Jacob S. Jake Bohn will fight in a mixed martial arts bout Saturday at the Alex T. Duffy Fairgrounds.
It also could be the last chance to show off his talents before a hometown crowd, if the former Watertown High School wrestler decides to turn pro. Thats because professional mixed martial arts is illegal in the state.
On Saturday, hell be participating in an amateur MMA fight card that local promoters Marc A. Stevens and John K. Gibbons will put on, one of very few to be held in the state in 19 years.
Mr. Bohn, 23, a 2007 WHS graduate, is undefeated in three amateur fights. If he can defeat Saturdays opponent and then win his next bout, he hopes to turn pro.
I want to take this as far as I can go, he said earlier this week at Mr. Stevenss gym, Jiu-Jitsu Nation, on Arsenal Street, where he has trained for the past couple of years.
Some consider MMA too brutal, too dangerous. Its fast. Its furious. And sometimes bloody.
The full-contact combat sport consists of two combatants fighting in an octagonal metal cage. It allows boxing, wrestling, kick boxing and jiu-jitsu techniques.
But Mr. Bohn pulls no punches. He said its hypocritical that the state allows amateur bouts but fighters cannot receive any prize money for professional bouts.
He will have to run off to 48 other states if he turns pro, and wont be able to fight again at the fairgrounds unless the state changes the law.
The promoters obtained permission for Saturdays event from the city of Watertown, which owns the facility, as long as it is a sanctioned event by the New York Athletic Association and an MMA governing body. Similar events have been held recently in Syracuse, Albany and Buffalo.
Its allowed in the state, City Attorney Robert J. Slye said. I have no legal issue with it.
The promoters also are required to have an ambulance, life-support equipment and medical help available at the facility, said Erin E. Gardner, superintendent of the citys Parks and Recreation Department. The two promoters also must provide adequate security. No alcohol will be sold Saturday night at the bouts.
Football is more violent, said Mr. Stevens, who wrestled in high school at South Jefferson Central School and appeared on The Ultimate Fighter MMA reality show in 2010 on the FX cable network.
Mr. Gibbons, who was involved in mixed martial arts and kick boxing before retiring about 20 years ago, said he believes the sport is so safe that he has no qualms that his 14-year-old son, Connor, fights.
He tells me, See, Im still pretty, he said, adding that his son, so far, has dominated his competition.
But Mayor Jeffrey E. Graham has a different view of the sport, calling it human cockfighting.
Its just not my cup of tea, he said.
Perhaps the biggest MMA battle has been in the state Legislature. In May, the state Senate overwhelmingly approved allowing professional MMA, but the measure did not get to the floor of the Assembly.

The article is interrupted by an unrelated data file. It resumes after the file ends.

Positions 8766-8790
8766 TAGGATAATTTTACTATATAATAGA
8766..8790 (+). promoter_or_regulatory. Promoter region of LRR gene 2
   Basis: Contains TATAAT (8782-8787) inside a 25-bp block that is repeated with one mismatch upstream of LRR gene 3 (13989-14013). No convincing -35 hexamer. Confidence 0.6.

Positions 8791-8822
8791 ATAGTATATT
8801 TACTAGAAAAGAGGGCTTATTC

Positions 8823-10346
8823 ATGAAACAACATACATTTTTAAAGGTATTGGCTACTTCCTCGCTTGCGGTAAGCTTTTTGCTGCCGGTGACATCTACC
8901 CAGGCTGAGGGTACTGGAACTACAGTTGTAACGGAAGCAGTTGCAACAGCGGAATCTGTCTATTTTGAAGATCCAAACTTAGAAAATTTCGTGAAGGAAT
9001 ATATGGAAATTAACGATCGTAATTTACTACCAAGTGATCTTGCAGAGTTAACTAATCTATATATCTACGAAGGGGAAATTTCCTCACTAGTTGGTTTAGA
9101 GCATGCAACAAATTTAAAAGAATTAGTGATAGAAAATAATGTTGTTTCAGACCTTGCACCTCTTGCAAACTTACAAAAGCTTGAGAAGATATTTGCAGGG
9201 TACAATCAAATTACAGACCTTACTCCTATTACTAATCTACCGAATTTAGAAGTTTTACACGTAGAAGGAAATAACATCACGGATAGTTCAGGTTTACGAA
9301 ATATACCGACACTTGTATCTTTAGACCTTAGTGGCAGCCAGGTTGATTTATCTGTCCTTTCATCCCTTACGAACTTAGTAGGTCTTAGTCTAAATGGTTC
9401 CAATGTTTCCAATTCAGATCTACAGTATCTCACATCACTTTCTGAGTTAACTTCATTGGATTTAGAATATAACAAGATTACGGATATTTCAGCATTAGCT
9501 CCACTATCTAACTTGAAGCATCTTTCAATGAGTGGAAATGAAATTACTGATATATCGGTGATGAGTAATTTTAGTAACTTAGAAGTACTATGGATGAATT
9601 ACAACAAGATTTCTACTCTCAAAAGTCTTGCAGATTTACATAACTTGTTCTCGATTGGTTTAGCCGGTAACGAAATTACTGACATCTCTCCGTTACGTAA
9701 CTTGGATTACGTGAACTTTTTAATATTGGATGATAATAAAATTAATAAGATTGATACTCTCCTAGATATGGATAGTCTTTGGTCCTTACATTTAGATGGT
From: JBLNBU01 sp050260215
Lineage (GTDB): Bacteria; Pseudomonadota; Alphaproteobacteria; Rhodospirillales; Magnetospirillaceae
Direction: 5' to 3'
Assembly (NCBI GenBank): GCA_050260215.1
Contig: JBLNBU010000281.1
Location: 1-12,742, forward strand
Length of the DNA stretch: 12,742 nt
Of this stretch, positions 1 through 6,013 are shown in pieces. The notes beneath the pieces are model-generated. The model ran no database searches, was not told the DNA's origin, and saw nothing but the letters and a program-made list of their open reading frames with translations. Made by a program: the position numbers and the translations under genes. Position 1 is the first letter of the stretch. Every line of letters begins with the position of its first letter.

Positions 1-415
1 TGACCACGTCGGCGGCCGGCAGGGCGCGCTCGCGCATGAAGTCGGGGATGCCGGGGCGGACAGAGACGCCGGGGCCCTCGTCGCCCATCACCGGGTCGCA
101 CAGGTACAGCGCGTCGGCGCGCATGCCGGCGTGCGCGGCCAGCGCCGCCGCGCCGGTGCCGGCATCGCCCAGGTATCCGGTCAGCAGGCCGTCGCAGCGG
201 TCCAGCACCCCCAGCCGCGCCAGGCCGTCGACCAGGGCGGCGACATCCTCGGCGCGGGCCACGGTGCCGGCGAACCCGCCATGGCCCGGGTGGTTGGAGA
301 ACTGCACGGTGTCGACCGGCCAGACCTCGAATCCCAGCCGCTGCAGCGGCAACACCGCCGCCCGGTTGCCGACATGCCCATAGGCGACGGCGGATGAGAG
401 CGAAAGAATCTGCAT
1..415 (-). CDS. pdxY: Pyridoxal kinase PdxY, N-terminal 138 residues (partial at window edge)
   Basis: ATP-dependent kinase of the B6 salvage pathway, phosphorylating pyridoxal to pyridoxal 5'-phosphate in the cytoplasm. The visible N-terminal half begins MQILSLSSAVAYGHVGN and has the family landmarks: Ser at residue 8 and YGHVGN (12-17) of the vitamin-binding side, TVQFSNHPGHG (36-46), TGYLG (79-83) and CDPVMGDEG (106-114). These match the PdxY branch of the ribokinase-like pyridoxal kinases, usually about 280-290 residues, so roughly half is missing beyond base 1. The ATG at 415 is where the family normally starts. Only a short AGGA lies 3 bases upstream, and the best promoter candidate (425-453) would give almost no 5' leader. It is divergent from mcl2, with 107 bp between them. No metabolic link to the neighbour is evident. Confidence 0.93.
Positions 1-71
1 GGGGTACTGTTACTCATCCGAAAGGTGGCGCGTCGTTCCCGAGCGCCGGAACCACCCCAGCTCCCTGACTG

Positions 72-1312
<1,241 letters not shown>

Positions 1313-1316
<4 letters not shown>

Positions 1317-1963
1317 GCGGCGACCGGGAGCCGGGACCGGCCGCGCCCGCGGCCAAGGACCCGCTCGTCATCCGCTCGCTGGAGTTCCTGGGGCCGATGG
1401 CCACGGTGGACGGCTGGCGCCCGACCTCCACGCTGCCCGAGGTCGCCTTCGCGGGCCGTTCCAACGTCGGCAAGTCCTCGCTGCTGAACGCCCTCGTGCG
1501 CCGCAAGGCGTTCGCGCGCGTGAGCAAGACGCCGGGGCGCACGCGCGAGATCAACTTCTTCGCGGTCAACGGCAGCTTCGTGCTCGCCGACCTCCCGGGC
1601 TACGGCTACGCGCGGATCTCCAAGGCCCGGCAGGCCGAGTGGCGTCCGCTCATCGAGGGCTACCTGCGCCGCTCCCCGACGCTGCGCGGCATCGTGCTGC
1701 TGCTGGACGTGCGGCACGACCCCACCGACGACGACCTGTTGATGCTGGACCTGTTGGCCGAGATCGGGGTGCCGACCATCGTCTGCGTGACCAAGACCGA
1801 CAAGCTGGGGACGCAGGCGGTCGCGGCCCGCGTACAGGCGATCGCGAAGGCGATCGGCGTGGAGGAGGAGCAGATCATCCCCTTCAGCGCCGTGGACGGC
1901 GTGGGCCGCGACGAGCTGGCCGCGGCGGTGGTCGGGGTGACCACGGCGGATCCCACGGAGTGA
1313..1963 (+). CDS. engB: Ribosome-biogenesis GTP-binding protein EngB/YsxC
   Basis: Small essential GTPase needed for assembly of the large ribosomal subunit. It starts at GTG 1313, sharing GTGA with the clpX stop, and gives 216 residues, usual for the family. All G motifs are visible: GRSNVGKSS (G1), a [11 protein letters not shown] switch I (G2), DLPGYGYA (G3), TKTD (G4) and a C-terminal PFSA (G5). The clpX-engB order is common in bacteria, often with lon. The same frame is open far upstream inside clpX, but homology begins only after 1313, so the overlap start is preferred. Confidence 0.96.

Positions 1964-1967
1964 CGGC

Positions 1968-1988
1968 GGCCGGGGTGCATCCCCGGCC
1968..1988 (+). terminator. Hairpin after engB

For the second time in three years, state Sen. Joseph A. Griffo, R-Rome, argued for the bill, saying it could generate big money for cities where Ultimate Fighting Championship events are held.
But Assemblywoman Addie J. Russell, D-Theresa, does not support legalizing it.
Its something that should not be legalized to bring revenues into the state because its a violent sport, she said.
Last November, UFC and its parent company, Zuffa International, filed a lawsuit against the state challenging the MMA ban. Last week, a U.S. District judge threw out a portion of the suit, but the remaining arguments are still pending.
Were not that militant, Mr. Gibbons said, noting they are content to hold the amateur event. Were not in it to make money.
Saturdays event will include 12 fights consisting of three 3-minute rounds. Doors open at 5 p.m., with fights starting an hour later. Only $20 general admission tickets remain on sale.
A few of Mr. Stevenss students from his school will be on Saturdays card, with the hopes they do well and are seen by scouts looking for professional fighters, he said.
Justin T. Roswell, 23, and Carlie Trey Williams, 21, are both Fort Drum soldiers who first got involved in combative fighting through the military. They are now students at the Arsenal Street gym, with hopes of turning pro.
Its just a little more intense, Mr. Roswell said. I just like the rush, the adrenalin.
He does not know much about his opponent on Saturday. The man he originally was going to fight had to back out because it was determined he had high blood pressure.
My game plan is I just want to stand up on my feet and fight, Mr. Roswell said.
Mr. Williams has a couple of amateur fights under his belt but lost at a recent All-Army combative fight tournament at Fort Dix, N.J.
But he is confident about Saturdays fight.
Ill win, he said.